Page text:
CCD Sensor Architectures
The CCD architectures commonly used for high performance cameras are described below:
The full frame CCD is the simplest form of sensor in which incoming photons fall on the full light sensitive sensor array. To readout the sensor the accumulated charge must then be shifted vertically row by row into the serial output register and for each row the readout register must be shifted horizontally to readout each individual pixel. This is known as "Progressive Scan" readout. A disadvantage of full frame is charge smearing caused by light falling on the sensor whilst accumulated charge signal is being transferred to the readout register. To avoid this, devices sometimes utilise a mechanical shutter to cover the sensor during the readout process. However, mechanical shutters have lifetime issues and are relatively slow. Shutters are not needed however in spectrographic operations or when a pulsed light source is used. Full frame CCD's are typically the most sensitive CCD's available and can work efficiently in many different illumination situations.
The frame-transfer CCD uses a two-part sensor in which one-half of the parallel array is used as a storage region and is protected from light by a light-tight mask. Incoming photons are allowed to fall on the uncovered portion of the array and the accumulated charge is then rapidly shifted (in the order of milliseconds) into the masked storage region for charge transfer to the serial output register. While the signal is being integrated on the light-sensitive portion of the sensor, the stored charge is read out.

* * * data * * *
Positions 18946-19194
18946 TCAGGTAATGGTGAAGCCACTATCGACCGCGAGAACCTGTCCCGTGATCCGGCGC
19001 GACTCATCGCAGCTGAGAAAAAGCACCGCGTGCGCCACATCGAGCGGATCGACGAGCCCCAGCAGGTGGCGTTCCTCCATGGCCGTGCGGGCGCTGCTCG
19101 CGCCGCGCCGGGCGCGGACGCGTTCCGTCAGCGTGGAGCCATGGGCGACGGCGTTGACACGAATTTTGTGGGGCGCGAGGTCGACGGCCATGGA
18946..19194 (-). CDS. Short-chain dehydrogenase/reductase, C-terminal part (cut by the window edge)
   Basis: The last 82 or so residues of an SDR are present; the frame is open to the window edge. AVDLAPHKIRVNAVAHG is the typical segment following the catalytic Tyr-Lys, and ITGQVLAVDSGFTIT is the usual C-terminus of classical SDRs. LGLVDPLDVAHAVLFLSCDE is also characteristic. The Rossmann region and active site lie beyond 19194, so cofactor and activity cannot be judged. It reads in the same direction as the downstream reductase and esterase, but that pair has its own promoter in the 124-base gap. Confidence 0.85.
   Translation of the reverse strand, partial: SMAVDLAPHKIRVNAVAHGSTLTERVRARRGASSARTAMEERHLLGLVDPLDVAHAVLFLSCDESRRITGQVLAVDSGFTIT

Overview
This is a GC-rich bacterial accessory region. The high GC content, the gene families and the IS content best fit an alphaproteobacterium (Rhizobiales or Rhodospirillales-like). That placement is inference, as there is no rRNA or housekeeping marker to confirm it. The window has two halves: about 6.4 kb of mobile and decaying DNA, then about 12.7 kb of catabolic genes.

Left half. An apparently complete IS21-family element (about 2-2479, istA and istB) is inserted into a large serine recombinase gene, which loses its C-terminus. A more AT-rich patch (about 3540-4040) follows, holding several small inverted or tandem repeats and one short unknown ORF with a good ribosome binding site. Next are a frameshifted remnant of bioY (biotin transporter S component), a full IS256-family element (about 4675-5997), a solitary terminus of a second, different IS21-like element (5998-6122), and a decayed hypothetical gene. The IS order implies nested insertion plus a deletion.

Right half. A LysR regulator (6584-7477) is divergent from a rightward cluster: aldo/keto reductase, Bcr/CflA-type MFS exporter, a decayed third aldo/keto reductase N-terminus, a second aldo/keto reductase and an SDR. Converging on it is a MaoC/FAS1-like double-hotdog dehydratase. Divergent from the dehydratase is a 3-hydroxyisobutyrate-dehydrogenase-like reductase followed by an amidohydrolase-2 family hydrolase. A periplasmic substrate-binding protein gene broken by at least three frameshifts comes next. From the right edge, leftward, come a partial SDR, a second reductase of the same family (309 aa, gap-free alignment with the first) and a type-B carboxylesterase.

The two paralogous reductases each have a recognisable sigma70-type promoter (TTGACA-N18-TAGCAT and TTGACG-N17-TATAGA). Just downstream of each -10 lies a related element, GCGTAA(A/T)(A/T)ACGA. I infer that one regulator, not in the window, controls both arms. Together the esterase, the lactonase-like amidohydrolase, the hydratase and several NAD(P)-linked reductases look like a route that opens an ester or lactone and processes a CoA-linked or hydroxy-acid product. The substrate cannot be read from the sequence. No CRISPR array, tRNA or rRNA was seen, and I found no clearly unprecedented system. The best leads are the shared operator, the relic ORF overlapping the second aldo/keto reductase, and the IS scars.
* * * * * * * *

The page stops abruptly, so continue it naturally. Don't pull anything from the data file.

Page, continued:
Frame transfer devices have typically faster frame rates than full frames devices and have the advantage of a high duty cycle i.e. the sensor is always collecting light. A disadvantage of this architecture is the charge smearing during the transfer from the light-sensitive to the masked regions of the CCD, although they are significantly better than full frame devices. The frame transfer CCD has the sensitivity of the full frame device but are typically more expensive due to the larger sensor size needed to accommodate the frame storage region.
The interline-transfer CCD incorporates charge transfer channels called Interline Masks (see figure on right). These are immediately adjacent to each photodiode so that the accumulated charge can be rapidly shifted into the channels after image acquisition has been completed. The very rapid image acquisition virtually eliminates image smear. Altering the voltages at the photodiode so that the generated charges are injected into the substrate, rather than shifted to the transfer channels, can electronically shutter interline-transfer CCDs.
Interline devices have the disadvantage that the interline mask effectively reduces the light sensitive area of the sensor. This can be partially compensated by the use of microlens arrays to increase the photodiode fill factor. The compensation usually works best for parallel light illumination but for some applications which need wide angle illumination (small F/# number) the sensitivity is significantly compromised.